I while back I got tired of having to include bootstrapping code on all my html (aspx) pages; you know, including some sort of $(document).ready(…) to bind the correct set of handlers for the page, so I came up with a basic routing/bootstrapper to handle this in a more generic way.
The basic idea is to have an object that takes care of calling the correct method on the correct object to initialize the bindings (and anything else that needs to happen on page load) based on the URL of the page, a routing engine :).
Let’s say I’m using ASP.Net MVC, then I could organize my code so that I have one js object per controller and inside it a function for each of the actions to do the actual bootstrapping:
The controller object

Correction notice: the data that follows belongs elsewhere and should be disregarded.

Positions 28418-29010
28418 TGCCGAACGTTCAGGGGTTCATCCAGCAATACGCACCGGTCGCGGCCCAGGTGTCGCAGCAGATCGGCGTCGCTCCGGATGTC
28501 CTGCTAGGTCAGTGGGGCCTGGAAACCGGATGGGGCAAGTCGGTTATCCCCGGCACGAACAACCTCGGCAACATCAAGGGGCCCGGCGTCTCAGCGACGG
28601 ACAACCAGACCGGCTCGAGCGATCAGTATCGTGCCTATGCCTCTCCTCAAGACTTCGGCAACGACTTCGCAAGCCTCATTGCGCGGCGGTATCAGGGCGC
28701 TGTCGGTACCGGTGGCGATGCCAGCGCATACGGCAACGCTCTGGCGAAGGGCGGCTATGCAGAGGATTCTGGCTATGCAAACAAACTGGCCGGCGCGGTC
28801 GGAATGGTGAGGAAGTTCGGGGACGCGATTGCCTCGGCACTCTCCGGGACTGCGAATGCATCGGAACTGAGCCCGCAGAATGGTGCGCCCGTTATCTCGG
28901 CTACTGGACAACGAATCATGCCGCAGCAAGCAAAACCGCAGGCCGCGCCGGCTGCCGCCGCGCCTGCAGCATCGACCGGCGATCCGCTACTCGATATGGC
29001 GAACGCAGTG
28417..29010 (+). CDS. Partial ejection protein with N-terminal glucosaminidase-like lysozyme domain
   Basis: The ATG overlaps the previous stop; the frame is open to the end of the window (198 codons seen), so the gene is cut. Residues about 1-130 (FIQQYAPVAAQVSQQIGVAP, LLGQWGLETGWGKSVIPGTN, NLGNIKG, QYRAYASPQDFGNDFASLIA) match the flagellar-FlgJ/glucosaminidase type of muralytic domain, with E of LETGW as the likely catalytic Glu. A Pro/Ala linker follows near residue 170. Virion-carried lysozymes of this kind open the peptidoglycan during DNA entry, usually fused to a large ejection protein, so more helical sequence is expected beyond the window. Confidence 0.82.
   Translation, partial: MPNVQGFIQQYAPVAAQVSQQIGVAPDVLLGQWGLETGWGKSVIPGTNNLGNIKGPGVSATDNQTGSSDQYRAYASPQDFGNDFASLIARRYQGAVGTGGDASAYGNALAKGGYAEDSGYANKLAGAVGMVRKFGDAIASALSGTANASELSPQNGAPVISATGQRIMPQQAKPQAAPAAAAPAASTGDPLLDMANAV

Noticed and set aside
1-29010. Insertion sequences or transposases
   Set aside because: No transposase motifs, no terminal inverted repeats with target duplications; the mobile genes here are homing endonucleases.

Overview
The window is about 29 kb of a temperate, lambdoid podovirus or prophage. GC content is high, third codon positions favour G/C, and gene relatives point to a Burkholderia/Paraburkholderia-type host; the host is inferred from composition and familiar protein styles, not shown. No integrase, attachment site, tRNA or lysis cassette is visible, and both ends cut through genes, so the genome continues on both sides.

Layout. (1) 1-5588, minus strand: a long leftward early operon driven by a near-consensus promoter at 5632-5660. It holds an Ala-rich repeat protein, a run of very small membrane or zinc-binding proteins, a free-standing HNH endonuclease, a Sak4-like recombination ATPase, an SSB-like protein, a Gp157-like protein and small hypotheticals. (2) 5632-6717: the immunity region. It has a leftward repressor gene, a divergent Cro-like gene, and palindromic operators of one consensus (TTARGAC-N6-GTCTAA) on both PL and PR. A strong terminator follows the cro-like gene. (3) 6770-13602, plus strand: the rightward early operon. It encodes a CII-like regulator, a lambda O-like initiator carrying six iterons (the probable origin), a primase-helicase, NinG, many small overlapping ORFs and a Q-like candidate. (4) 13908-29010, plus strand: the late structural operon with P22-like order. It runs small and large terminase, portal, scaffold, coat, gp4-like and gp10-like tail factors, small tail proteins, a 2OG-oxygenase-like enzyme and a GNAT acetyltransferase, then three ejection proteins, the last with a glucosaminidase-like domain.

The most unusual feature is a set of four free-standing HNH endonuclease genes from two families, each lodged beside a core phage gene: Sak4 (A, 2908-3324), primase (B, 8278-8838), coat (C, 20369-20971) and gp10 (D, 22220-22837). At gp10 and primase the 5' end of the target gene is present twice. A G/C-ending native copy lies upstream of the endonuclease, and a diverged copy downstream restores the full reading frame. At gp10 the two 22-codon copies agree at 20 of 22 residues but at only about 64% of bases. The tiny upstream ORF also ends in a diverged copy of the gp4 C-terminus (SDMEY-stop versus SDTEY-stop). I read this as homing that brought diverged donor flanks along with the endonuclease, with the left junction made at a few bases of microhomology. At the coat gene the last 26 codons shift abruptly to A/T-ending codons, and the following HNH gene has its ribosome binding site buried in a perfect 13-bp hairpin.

Now when the user hits my “/Home/Index” URL, I need to call the appropriate methods on the controller object, and here it is:
The basic routing object
The way this works is by keeping a list of controllers and match the current URL’s controller name to the controller object and call the init() function on it, then match the action part of the URL a function inside the controller object and, if it exists, call it.
I’ve separated the part that decides the name of the controller and the action to a different object (routing strategy) so you could create a different strategy to decide the controller and action (ie. if you are not using MVC, you could use the name of the aspx page as the controller and something else for the action).
The advantage of this approach is that I could have one file for each of my js controllers neatly organized and then, during my build process combine all of them into one and minimize it.
After using this approach for a while, someone pointed out to me that this is a similar approach to Paul Irish's unobstructive DOM-ready execution which uses the body id and class attributes as the basis for selecting the what to initialize, it’s also a very good way to handle the same problem, take a look at it also.
So have fun with it!Source code on GitHub